WASHINGTON — The shooting of Arizona Rep. Gabrielle Giffords on Saturday struck home with members of Congress, reminding them anew of their own vulnerabilities.
Shortly after the shooting, Rep. Dennis Cardoza, D-Calif., said he and other House members received multiple e-mail warnings from Capitol Hill law enforcement officials.
"They told us to increase our vigilance, and to have more security at our public events," Cardoza said, adding that "we will follow the recommendations of the police."
One e-mail advised lawmakers that "the U.S. Capitol Police are directly involved in this investigation" and urged members and staff to "take reasonable and prudent precautions regarding their personal security."
During past security scares, as in the days following the 9/11 terrorist attacks, some House members undertook some simple precautions such as keeping the doors closed to their Capitol Hills offices.
At the same time, lawmakers are obliged by their profession to be out in public. House Minority Leader Nancy Pelosi, for instance, made a point of declaring Saturday afternoon that she would still be holding a previously scheduled "Community New Year's Celebration" on Market Street in downtown San Francisco.
As a member of congressional leadership, Pelosi already receives the protection of armed, plainclothes officers from the U.S. Capitol Police. Rank-and-file members of Congress, by contrast, do not typically receive federal protection outside of Capitol Hill.
"It's a real problem," Cardoza said of the security conundrum. "You want to be accessible, but I also care very deeply about the security of my staff and of the people who attend these public events."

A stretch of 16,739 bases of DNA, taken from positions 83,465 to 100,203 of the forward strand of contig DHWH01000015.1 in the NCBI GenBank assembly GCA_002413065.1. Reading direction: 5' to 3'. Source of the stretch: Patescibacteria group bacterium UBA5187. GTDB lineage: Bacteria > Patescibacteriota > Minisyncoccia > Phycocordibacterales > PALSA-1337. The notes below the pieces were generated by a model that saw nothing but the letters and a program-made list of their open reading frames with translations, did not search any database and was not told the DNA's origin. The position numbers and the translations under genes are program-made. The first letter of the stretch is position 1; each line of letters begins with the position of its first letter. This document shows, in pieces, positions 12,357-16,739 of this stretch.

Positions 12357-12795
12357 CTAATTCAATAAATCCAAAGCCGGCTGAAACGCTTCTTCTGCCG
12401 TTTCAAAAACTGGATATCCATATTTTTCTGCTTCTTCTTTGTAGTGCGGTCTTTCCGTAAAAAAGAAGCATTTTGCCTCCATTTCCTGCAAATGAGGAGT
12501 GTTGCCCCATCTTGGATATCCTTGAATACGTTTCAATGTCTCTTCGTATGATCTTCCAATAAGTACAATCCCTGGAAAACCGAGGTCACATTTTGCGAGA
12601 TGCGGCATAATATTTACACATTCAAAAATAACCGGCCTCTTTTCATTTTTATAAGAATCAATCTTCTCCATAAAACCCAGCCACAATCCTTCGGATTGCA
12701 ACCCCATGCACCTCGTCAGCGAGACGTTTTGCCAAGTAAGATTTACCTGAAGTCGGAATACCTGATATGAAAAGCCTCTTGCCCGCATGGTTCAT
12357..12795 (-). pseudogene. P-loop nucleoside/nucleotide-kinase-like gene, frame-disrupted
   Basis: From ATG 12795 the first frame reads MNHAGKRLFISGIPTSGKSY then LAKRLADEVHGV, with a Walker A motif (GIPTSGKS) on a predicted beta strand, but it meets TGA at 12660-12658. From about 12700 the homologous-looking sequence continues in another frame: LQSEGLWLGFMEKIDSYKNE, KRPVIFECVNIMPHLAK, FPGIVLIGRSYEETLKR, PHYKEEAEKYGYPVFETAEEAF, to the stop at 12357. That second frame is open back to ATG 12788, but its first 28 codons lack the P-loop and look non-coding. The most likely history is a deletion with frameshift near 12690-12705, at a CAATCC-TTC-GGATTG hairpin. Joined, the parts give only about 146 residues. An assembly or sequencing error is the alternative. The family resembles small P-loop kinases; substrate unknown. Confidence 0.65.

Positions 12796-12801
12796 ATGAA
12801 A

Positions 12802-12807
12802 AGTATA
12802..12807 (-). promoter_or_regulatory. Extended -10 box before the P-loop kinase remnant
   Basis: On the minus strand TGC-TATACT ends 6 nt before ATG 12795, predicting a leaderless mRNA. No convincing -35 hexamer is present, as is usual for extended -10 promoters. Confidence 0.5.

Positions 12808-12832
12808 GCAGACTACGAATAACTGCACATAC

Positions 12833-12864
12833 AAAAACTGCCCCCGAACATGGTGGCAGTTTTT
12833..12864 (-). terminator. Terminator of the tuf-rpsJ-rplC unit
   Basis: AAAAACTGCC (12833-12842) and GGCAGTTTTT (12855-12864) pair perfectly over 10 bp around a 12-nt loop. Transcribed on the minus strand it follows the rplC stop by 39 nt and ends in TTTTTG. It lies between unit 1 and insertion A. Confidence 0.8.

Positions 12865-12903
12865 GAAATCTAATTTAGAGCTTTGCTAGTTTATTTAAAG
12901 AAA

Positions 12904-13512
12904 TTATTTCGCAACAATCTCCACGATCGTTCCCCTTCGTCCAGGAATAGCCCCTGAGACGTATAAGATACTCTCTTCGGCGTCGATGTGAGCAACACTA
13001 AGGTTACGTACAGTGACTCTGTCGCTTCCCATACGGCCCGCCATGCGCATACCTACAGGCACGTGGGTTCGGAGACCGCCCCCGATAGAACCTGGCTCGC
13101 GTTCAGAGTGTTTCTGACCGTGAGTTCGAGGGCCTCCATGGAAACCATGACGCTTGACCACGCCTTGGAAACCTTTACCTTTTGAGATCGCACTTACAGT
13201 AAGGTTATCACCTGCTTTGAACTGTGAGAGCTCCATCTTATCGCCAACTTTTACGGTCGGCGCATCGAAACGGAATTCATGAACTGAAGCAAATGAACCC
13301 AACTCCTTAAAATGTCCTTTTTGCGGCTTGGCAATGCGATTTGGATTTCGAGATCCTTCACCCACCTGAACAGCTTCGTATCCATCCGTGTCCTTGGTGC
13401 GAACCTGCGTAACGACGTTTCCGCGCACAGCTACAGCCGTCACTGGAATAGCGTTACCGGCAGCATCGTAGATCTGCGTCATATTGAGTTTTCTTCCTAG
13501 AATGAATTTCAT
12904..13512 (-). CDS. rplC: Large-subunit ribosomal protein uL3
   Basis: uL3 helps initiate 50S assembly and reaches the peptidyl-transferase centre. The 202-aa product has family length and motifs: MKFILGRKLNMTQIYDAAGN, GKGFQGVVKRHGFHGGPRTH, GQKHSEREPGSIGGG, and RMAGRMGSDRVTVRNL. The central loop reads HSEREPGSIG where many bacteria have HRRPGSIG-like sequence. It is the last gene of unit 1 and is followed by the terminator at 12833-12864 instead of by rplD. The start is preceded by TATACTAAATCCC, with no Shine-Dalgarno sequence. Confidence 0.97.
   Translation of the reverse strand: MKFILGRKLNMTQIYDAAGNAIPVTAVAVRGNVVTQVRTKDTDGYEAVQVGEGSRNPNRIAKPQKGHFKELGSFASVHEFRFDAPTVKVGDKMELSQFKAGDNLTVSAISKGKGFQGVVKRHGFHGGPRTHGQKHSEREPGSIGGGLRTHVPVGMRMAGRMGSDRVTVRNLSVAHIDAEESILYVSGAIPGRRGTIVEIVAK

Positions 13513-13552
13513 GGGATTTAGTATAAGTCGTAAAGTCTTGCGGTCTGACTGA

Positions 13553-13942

Cardoza said security considerations contributed to his previous decision to relocate his congressional district offices to government buildings that already maintain a security presence. He indicated security concerns also played into his earlier decision to curtail some public town hall meetings during the politically heated summer of 2009.
Threats against lawmakers are not uncommon. Cardoza said his office has been on the receiving end of some. He added that Giffords, a friend and political ally for whom he campaigned in Arizona during 2008, had previously reported that one of her own congressional offices had been vandalized.
"She's been concerned," Cardoza said.
Giffords and Cardoza are both members of the so-called Blue Dog Caucus, largely comprised of moderate House Democrats.
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